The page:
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Kant on Duties Regarding Nonrational Nature: Onora O’Neill

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Abstract:

Kant’s ethics, like others, has unavoidable anthropocentric starting points: only humans, or other ‘rational natures’, can hold obligations. Seemingly this should not make speciesist conclusions unavoidable: might not rational natures have obligations to the non-rational? However, Kant’s argument for the unconditional value of rational natures cannot readily be extended to show that all non-human animals have unconditional value, or rights. Nevertheless Kant’s speciesism is not thoroughgoing. He does not view non-rational animals as mere items for use. He allows for indirect duties ‘with regard to’ them which afford welfare but not rights, and can allow for indirect duties ‘with regard to’ abstract and dispersed aspects of nature, such as biodiversity, species and habitats.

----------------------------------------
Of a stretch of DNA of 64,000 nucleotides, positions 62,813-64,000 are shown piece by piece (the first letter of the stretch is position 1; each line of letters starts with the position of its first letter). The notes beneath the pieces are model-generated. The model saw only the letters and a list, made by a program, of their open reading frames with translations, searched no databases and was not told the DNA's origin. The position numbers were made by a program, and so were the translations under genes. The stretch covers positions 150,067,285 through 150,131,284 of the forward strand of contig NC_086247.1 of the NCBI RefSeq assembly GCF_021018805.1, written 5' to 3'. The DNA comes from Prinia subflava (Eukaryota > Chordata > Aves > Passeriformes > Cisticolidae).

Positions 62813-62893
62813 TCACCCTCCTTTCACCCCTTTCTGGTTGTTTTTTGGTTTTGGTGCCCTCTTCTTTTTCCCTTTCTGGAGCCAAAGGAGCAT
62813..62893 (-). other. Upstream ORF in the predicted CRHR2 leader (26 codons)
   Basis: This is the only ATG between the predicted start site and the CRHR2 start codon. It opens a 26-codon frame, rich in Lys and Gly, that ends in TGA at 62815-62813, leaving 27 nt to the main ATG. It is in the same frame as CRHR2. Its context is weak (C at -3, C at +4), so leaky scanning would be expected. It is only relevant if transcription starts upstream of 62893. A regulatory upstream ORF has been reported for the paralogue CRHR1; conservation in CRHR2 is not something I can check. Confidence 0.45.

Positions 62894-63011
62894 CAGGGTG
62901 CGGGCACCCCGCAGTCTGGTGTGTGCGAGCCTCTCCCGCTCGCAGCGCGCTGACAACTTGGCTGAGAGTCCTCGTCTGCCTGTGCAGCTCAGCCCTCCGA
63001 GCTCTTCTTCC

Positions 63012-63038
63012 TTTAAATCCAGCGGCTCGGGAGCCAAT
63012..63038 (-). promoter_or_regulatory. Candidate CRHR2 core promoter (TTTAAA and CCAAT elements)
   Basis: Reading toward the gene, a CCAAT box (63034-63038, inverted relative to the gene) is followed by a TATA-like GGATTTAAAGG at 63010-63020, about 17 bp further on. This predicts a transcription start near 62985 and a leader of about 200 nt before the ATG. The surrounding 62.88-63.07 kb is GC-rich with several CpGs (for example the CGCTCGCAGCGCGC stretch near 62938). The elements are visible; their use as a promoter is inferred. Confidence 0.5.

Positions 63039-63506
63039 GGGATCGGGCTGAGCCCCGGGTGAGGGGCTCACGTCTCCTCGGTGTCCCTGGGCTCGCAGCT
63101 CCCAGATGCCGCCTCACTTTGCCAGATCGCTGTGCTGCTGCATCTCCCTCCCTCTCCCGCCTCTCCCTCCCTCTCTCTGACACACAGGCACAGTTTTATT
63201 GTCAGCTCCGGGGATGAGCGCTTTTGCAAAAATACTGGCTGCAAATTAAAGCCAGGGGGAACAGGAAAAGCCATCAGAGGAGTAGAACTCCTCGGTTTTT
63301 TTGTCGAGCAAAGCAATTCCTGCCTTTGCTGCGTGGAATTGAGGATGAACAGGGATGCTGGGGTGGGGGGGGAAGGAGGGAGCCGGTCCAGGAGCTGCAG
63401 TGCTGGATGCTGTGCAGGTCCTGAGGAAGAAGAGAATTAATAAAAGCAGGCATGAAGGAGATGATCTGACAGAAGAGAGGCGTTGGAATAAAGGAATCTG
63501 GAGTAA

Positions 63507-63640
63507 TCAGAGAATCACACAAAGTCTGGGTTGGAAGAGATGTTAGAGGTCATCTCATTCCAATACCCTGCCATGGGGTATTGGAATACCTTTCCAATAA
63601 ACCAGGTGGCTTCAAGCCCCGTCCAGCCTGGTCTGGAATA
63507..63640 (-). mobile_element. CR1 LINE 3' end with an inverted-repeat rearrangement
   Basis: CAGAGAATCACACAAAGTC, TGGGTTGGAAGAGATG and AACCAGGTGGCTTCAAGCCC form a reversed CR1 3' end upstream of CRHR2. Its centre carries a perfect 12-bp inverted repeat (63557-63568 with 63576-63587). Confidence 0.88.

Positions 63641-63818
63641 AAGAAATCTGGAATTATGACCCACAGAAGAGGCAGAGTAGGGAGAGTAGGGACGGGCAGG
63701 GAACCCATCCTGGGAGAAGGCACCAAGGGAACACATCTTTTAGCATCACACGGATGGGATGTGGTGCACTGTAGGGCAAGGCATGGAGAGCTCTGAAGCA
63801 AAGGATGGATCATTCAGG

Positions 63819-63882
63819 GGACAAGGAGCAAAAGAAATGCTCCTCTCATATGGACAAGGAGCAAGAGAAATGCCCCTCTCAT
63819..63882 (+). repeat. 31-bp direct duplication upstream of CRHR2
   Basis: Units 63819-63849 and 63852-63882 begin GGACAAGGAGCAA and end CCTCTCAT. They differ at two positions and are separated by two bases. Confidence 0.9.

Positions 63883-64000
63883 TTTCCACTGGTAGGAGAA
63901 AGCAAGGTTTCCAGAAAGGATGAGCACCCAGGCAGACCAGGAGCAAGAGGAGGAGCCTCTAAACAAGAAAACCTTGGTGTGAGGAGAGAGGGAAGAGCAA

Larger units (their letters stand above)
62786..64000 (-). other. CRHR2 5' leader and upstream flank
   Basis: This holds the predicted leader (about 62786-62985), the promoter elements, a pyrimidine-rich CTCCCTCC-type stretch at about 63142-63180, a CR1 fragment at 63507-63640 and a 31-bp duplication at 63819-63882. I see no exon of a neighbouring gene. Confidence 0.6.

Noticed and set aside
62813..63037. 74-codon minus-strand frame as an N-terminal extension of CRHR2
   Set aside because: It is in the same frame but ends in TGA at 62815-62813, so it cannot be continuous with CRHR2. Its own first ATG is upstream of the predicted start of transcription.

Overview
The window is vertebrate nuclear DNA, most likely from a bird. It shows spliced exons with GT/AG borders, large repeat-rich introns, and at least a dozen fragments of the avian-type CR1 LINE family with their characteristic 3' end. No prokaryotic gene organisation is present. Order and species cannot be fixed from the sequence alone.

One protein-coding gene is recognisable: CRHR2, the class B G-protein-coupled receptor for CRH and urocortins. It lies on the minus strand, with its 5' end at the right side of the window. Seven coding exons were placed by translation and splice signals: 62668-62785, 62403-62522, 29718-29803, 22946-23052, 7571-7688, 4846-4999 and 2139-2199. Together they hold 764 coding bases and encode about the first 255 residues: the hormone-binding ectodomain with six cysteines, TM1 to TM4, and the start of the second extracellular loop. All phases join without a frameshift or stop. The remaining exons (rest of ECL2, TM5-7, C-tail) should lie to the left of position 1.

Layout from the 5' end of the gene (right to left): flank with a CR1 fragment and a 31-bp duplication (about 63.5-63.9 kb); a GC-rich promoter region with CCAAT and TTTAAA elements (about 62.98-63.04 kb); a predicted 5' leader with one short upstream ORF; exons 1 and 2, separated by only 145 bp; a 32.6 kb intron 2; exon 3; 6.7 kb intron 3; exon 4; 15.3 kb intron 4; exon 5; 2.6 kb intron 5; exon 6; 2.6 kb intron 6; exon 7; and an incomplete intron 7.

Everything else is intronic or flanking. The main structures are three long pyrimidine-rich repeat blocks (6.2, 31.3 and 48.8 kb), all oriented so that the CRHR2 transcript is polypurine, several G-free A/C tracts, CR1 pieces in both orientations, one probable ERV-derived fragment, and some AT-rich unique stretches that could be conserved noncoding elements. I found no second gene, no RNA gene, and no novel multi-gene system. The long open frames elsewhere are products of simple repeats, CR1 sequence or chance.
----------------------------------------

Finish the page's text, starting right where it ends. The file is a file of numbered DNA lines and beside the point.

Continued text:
Document Type: Research Article

DOI: http://dx.doi.org/10.1111/1467-8349.00043

Affiliations: Newnham College, Cambridge

Publication date: June 1, 1998

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